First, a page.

Box cameras are very popular cameras; however they usually offer no weatherproofing CCTV housings or mounting hardware. If these cameras are purchased with the intent to use them outdoors, you’ll want to purchase you’ll want to purchase our Metal CCTV Security Camera Outdoor Housing with Mount (product # OUTDOOR_HOUSING).

However, if your box camera will be used outdoors in extremely cold climates, you’ll risk fog and condensation forming inside the housing and on the camera lens. In this particular case, you may want to consider purchasing Security Camera King’s Outdoor Camera Housing with Heater and Blower (product# OUTDOOR-HEATED-HOUSING) for just a few dollars more.

Finally, we should mention that we also offer a very large variety of explosion proof CCTV housings and mounting brackets. Explosion proof housings prevent any volatile and potentially flammable vapors from coming in contact with the camera’s electrical components which could cause the gas to ignite. These housings are also made of hardened stainless steel that is able to withstand severe weather conditions. These are excellent for use in any area where extreme security measures are required.

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Heavy Duty CCTV Cameras

Written By:
Thursday, December 9th, 2010

There are times when a situation calls for something more rugged than standard Closed Circuit Television (CCTV) cameras and that is when it’s time to consider heavy duty CCTV cameras. Heavy duty CCTV cameras are built tough to withstand use and abuse and still keep working.

A standard digital video color security camera has no moving parts unless it contains additional features such as Pan-Tilt-Zoom (PTZ). The PTZ function works by using servos or motors to move the position of the camera up and down or left and right to increase the camera’s field of view. Zooming involves moving the lenses in such a way as to enlarge the size of the target.

Most heavy duty CCTV cameras have these movements reinforced in some manner so that they do not become a factor in making the camera more susceptible to damage. Since the average camera has no moving parts per se, that contributes greatly to making the camera inherently rugged.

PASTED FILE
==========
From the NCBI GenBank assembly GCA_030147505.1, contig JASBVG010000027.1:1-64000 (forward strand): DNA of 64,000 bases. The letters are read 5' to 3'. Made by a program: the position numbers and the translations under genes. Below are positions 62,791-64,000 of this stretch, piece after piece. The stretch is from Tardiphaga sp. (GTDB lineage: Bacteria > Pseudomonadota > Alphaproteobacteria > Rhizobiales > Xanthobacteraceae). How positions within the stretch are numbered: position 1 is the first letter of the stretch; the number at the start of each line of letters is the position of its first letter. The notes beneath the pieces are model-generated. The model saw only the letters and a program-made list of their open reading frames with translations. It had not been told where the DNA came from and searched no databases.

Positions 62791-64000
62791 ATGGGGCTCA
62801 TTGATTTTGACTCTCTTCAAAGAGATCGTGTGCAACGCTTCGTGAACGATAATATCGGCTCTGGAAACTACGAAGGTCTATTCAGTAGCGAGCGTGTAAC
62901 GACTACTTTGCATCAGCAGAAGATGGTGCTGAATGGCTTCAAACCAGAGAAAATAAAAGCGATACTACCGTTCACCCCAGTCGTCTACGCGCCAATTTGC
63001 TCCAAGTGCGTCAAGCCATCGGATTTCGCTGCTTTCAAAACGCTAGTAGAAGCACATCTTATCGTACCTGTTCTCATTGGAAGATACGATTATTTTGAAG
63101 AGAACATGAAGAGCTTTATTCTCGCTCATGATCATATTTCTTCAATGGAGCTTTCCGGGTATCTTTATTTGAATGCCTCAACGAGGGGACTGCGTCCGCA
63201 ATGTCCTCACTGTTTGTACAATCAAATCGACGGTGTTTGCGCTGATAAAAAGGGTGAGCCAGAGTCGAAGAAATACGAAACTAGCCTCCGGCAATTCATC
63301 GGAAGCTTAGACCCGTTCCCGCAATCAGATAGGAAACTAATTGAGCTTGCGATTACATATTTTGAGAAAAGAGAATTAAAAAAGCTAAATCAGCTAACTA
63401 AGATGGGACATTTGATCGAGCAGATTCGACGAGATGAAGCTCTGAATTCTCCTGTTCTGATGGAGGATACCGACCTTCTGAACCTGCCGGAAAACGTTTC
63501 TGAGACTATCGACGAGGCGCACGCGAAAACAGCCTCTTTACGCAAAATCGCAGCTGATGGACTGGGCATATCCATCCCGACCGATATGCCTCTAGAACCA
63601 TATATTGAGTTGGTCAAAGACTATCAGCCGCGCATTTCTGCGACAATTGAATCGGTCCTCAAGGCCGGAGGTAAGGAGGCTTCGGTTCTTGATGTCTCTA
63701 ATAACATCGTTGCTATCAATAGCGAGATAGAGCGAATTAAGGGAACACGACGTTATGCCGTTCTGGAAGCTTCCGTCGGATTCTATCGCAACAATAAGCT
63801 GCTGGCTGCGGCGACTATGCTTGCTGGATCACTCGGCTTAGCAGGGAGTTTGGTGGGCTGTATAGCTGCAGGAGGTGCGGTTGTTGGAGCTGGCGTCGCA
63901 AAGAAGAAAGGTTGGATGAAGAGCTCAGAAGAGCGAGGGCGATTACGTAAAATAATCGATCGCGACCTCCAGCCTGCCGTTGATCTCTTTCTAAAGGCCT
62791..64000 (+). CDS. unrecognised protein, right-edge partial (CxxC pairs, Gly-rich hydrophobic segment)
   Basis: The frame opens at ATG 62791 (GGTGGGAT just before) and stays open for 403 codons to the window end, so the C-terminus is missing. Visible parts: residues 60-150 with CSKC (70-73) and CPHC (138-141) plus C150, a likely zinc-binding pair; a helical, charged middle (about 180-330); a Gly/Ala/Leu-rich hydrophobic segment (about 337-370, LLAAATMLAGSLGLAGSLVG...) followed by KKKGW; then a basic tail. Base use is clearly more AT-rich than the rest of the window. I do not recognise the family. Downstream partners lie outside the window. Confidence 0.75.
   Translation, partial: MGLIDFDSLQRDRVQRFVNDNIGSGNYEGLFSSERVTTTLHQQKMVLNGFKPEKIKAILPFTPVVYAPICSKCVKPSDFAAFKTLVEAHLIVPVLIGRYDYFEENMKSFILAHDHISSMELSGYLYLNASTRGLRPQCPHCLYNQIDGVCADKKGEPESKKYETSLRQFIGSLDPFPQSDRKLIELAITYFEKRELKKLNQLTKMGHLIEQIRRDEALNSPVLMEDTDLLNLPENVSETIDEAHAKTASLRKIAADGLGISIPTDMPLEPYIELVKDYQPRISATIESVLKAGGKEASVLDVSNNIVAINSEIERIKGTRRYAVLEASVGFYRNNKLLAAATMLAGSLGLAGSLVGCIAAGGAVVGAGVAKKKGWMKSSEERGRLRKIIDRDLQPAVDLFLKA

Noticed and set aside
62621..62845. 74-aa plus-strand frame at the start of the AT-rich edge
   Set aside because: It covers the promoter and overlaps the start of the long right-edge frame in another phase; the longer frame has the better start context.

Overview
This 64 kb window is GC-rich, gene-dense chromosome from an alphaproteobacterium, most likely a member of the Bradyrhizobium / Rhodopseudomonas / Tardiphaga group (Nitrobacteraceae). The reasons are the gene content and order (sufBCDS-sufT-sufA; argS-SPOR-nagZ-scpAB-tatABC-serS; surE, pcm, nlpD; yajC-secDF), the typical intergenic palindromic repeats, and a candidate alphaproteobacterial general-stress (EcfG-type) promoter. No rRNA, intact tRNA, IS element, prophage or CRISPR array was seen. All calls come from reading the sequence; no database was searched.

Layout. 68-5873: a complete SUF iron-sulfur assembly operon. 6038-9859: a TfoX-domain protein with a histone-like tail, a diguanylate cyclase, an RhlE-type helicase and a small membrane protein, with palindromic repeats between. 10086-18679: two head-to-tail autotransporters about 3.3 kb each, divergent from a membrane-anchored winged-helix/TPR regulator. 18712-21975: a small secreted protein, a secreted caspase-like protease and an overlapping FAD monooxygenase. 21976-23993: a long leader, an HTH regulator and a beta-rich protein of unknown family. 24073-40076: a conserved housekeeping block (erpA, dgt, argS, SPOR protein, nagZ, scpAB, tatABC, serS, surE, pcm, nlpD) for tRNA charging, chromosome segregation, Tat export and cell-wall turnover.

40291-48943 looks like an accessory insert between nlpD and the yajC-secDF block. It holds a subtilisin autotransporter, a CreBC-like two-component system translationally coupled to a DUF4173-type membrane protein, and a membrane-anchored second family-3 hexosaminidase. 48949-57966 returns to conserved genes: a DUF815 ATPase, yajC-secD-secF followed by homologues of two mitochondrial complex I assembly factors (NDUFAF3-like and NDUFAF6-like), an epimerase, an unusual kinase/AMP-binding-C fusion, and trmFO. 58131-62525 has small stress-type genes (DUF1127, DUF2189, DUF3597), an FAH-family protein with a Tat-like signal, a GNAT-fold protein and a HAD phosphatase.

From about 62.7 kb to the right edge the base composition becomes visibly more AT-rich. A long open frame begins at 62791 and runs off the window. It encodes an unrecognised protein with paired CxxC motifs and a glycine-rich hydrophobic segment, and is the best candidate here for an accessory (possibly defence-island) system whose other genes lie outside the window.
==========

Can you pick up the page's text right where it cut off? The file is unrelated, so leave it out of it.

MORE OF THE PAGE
In order to understand this concept of no moving parts, the following is a brief description of how the typical digital video camera works. Light images enter the camera through the lens. If the lens is a fixed focal length lens (i.e. not a zoom lens) there is no need for it to move. As the light passes through the lens, the lens focuses the image on an electronic sensor that usually ranges in size from 1/4 to 1 inch square.

The sensor is an electronic component that can change light energy into electrical energy that can be measured. The electrical energy is compiled into a signal which passes through an analog to digital circuit that converts the signal into binary or digital format. The digital information is then sent to a Digital Video Recorder or DVR via a digital video transmission cable or, if the camera is wireless, as a radio signal to a corresponding receiver.

Note that none of these processes involve moving, mechanical type parts. The lack of moving parts is one less factor that could contribute to the “sensitivity” of a heavy duty CCTV camera. Not that a camera with moving mechanical parts can’t be used as a heavy duty CCTV camera, it’s just that this is one additional advantage of the construction of these cameras.